By Sheldon Weisgrau | June 18, 2019

Since passage of the Affordable Care Act (ACA) in 2010, the law has faced a number of legal challenges, including several high profile cases that have been decided by the U.S. Supreme Court. During the week of July 8, a federal appeals court in New Orleans will hear another challenge to the law that threatens to upend both legal precedent and sound health policy. This case – known as Texas v. United States – may also be destined for the Supreme Court.

The case is a lawsuit about whether the ACA’s individual mandate, and by extension the entire law, is constitutional. In February 2018, the attorney general (AG) of Texas, joined by AGs from 19 other states, including Kansas and Missouri, filed suit to overturn the ACA after Congress zeroed out the penalty for an individual not having insurance. The individual mandate penalty had previously been upheld by the Supreme Court as consistent with Congress’ taxing powers. The AGs reasoned that because Congress eliminated the penalty, the mandate was no longer enforceable. They argued that the entire law was dependent on the mandate and therefore should be struck down.

The ACA was defended in court by the California AG and 16 other state AGs, after the Trump administration declined to defend the law. In December of last year, a federal district court judge in Texas agreed with the plaintiffs and declared the entire ACA to be unconstitutional. The ruling was stayed as it was appealed by the defending AGs.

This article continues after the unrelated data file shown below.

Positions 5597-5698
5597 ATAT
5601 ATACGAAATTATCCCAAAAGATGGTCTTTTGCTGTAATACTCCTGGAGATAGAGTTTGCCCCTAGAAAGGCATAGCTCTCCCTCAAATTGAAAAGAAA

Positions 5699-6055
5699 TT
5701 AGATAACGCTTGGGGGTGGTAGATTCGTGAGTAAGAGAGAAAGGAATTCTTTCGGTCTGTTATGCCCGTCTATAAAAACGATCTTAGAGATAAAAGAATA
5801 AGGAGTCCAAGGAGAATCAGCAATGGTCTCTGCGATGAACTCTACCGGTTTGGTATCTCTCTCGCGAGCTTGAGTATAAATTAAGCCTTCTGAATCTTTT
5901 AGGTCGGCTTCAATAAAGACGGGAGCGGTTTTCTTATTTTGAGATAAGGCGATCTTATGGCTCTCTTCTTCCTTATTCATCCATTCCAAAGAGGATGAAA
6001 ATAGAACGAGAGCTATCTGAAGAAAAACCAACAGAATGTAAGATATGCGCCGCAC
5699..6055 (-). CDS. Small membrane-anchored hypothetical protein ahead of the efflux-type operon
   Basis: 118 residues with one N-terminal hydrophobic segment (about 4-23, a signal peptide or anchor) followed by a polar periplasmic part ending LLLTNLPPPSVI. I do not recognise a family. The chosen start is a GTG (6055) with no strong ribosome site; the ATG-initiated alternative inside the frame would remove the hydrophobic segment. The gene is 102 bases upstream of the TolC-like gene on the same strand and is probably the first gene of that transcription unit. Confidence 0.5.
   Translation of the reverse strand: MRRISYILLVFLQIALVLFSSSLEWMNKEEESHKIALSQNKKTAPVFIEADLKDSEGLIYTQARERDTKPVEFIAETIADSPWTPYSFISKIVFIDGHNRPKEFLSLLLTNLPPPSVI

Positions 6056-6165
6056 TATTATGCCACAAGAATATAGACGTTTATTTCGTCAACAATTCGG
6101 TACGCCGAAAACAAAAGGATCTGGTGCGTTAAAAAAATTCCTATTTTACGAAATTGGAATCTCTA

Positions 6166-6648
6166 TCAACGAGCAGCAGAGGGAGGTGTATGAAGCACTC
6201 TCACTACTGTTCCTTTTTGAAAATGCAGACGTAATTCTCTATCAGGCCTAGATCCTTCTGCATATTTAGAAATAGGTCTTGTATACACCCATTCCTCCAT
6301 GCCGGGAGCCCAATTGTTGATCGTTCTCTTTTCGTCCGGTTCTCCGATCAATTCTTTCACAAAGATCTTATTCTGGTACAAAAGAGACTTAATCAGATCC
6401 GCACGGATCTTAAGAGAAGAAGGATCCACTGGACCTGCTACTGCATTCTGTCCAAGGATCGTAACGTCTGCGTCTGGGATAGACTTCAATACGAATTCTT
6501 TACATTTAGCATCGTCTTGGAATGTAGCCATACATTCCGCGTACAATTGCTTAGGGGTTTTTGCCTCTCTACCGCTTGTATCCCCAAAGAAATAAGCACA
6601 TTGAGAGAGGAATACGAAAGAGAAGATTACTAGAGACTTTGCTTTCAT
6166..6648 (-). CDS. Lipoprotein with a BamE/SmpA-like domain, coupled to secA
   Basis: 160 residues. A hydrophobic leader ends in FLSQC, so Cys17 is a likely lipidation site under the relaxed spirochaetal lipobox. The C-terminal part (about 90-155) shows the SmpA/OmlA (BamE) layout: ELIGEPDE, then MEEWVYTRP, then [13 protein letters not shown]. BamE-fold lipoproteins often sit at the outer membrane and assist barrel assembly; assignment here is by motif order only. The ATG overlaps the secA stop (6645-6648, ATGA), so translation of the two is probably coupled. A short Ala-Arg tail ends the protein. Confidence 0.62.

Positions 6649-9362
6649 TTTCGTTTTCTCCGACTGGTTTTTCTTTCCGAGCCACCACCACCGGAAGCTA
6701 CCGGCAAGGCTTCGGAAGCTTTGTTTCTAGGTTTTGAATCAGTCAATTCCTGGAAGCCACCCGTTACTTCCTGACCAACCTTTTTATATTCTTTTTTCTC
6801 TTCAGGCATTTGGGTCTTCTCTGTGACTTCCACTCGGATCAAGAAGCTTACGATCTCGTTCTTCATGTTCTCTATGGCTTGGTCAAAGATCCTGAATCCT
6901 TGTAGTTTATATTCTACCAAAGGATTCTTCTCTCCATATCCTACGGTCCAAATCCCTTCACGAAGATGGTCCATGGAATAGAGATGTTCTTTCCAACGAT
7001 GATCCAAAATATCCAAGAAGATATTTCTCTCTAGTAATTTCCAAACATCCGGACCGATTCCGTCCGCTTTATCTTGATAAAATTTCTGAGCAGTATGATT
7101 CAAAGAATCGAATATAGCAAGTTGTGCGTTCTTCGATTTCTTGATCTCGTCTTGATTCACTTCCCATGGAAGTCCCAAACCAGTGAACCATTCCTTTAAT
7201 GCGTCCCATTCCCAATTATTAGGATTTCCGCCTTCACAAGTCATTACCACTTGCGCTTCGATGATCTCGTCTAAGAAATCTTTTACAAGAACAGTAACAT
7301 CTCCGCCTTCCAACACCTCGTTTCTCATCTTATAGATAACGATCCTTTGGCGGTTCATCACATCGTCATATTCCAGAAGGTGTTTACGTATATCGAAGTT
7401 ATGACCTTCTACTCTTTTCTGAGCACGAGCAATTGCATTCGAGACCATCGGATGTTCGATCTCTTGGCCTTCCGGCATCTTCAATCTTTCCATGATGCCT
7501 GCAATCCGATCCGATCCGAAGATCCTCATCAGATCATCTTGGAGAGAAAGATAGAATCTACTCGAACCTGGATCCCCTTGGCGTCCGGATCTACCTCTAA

If the ruling is upheld, all of the ACA would be wiped out, including Medicaid expansion, insurance consumer protections such as coverage of people with pre-existing conditions, state marketplaces for purchasing insurance, closing of the Medicare prescription drug “donut hole,” new payment and delivery reforms such as Accountable Care Organizations, and everything else. The health care world, which has been reorganized around the ACA over the last decade, would be thrown into chaos.

Few legal analysts, however, expect the Court of Appeals to uphold the decision. They note that when Congress chose to zero out the individual mandate penalty, it also retained the rest of the law affirming their intent for the insurance reforms and other provisions of the law to remain, even without the tax penalty. The judge’s ruling is considered remarkable, therefore, because it essentially decided that Congressional intent was different from the action it took.

Even lawyers who previously sued to overturn the ACA believe the judge’s reasoning in this case was flawed. One of them, joined by an attorney who has defended the ACA in the past, wrote in the New York Times that the ruling was “…an exercise of raw judicial power, unmoored from the relevant doctrines concerning when judges may strike down a whole law because of a single alleged legal infirmity buried within.”

While it’s unlikely that the ACA is in mortal danger, court cases can never be predicted with certainty. It may be 2020 or later before a final decision is reached. In the meantime, as the legal process plays out, the ACA – with the exception of the individual mandate penalty – remains intact.

Sheldon Weisgrau is the Alliance for a Healthy Kansas’ Senior Policy Adviser. Contact Sheldon at sheldon@expandkancare.com.